The immune system prevents infections taking hold, and helps overcome those that do. It also assists in building resistance if they're ever encountered again. The components of the immune system range from simple barrier defences to sophisticated cells that recognise and consume invading organisms.
- Poor immunity may cause:
- Increased susceptibility to infections (e.g. Winter Ills & Chills)
- Difficulty resolving or overcoming infections - for example, cold symptoms that are difficult to shake, or infected Wounds that are slow to heal
- A general feeling of being unwell or run-down
- Repeated or particularly virulent infections may dampen the immune response, leaving us vulnerable to secondary infections (e.g. bacterial Sinusitis that develops as a complication to a cold)
- Deficiencies of vitamins A, C or E, or the minerals iron, zinc or selenium
- Elderly or frail people may also be more prone to catching Bronchitis, Winter Ills & Chills and other infections, especially if their nutritional status is poor
- Children are more susceptible to respiratory and other infections as their immune systems are still maturing
- Stress, Low moods and Fatigue can deplete immune health, as can weight problems
- Smoking and drinking alcohol may all compromise immune health
- Some medications decrease immunity as part of their therapeutic actions (e.g. chemotherapy)
Nutritional & Herbal Support
- Echinacea has been scientifically proven to enhance immunity, and may help reduce the severity and duration of infections. It is specifically indicated for individuals suffering from repeated bouts of Winter Ills & Chills, Bronchitis, Sinusitis and other respiratory infections
- Elderberries contain anthocyanins which have been shown to be potent antioxidants and may help reduce the duration and symptomatic relief of colds and flu.
- Astragalus is used in traditional Chinese medicine as a general tonic and to support healthy immune function
- Vitamin C supports immunity, and can help reduce the severity and duration of respiratory tract infections such as Winter Ills & Chills, as well as helping to build resistance to other recurrent infections, such as Cystitis. It is best taken with bioflavonoids, which enhance the absorption and utilisation of vitamin C
- Zinc has many roles in the immune system, and inadequate intake may lower resistance to infection. Supplementation may be particularly beneficial for older people, because the ability to absorb zinc declines with age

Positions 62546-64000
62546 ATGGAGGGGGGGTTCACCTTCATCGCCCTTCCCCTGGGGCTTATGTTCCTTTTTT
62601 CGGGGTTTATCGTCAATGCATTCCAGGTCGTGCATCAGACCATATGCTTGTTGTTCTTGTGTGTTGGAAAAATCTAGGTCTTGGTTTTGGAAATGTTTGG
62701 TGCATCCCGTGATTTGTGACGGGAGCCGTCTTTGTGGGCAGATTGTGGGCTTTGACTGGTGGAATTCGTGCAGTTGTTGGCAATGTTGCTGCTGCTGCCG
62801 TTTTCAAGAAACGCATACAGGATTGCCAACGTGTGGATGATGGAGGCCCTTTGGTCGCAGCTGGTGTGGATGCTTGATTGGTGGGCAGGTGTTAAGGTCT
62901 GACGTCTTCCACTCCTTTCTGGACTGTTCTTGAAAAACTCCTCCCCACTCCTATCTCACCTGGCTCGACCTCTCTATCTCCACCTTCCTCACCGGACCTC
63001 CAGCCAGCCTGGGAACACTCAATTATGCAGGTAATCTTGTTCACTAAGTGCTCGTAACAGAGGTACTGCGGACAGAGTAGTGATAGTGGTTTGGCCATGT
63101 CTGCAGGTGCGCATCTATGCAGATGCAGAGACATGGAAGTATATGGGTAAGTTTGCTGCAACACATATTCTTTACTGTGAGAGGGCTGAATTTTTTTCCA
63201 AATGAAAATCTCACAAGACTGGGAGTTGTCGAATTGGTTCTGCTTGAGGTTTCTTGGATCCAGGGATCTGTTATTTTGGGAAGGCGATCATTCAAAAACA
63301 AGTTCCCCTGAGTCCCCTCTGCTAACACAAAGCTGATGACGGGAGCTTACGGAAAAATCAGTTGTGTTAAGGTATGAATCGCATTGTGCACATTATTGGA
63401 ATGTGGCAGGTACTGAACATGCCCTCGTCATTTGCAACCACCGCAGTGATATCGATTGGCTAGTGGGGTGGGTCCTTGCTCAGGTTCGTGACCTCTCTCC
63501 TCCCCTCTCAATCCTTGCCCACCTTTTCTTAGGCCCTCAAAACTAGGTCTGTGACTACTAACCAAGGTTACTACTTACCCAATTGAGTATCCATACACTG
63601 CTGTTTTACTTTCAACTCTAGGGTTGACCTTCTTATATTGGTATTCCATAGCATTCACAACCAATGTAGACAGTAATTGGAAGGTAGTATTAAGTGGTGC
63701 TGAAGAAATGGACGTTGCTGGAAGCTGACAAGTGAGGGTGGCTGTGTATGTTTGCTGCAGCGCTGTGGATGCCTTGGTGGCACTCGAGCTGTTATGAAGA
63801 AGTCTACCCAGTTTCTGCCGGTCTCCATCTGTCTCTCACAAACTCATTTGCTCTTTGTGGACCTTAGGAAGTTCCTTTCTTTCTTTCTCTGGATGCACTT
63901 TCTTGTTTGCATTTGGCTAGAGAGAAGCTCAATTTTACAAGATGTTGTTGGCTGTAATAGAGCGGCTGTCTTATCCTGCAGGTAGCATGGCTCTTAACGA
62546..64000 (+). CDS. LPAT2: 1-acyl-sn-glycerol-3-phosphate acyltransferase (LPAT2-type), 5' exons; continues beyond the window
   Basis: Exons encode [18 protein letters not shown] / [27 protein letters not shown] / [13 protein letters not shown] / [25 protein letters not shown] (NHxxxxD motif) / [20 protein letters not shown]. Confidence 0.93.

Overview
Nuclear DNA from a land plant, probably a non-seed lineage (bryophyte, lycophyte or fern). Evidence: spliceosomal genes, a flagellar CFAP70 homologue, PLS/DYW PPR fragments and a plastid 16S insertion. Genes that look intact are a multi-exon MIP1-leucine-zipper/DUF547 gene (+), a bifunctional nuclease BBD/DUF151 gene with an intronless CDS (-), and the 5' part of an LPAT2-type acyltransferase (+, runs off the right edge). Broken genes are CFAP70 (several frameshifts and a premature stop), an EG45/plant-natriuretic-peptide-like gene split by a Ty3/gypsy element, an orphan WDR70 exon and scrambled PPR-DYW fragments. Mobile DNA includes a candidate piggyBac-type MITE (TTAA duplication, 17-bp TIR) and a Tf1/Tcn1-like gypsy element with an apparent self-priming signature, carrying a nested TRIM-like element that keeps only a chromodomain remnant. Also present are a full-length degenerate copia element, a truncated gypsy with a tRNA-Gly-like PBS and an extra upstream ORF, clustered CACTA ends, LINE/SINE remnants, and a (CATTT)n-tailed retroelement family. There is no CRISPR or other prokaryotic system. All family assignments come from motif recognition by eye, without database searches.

- Grape Seed has been shown to have anti-oxidizing effects and scientific studies have shown that the antioxidant power of proanthocyanidins in Grape Seed are 50 times greater than vitamin C.
- If you are susceptible to recurrent respiratory tract infections, take a multivitamin that's been specially formulated with herbs, vitamins and minerals to promote immune support. Look for a product combining a broad spectrum of nutrients with immune-boosting herbs such as Astragalus, Lingustrum, Echinacea, and Reishi mushroom
Diet & Lifestyle advice
- Severe, persistent or recurrent immunity problems may be indicative of underlying disease, and require medical investigation
- Eat plenty of fresh fruit and vegetables and their juices to ensure you are getting enough vitamin C, betacarotene (some of which is converted into vitamin A in the body) and bioflavonoids
- Base your diet on whole grains, high quality sources of protein (legumes, fish, poultry and meat) and plenty of vegetables (especially onions and garlic, which have antimicrobial properties)
- Most people need 7-8 hours sleep each night in order for their immune systems to function optimally. Try to stick to a regular routine, even on the weekends, and sleep in a comfortable, well-ventilated room
- Practicing good hygiene helps prevent the spread of infection. Wash your hands carefully, always cover your mouth when you Cough or sneeze, and dispose of used tissues thoughtfully
- Learn and practice meditation or relaxation techniques in order to improve your ability to cope with Stress
- Don't smoke
If symptoms persist consult your healthcare professional. Information provided is of a general nature and should not replace that of your healthcare professional.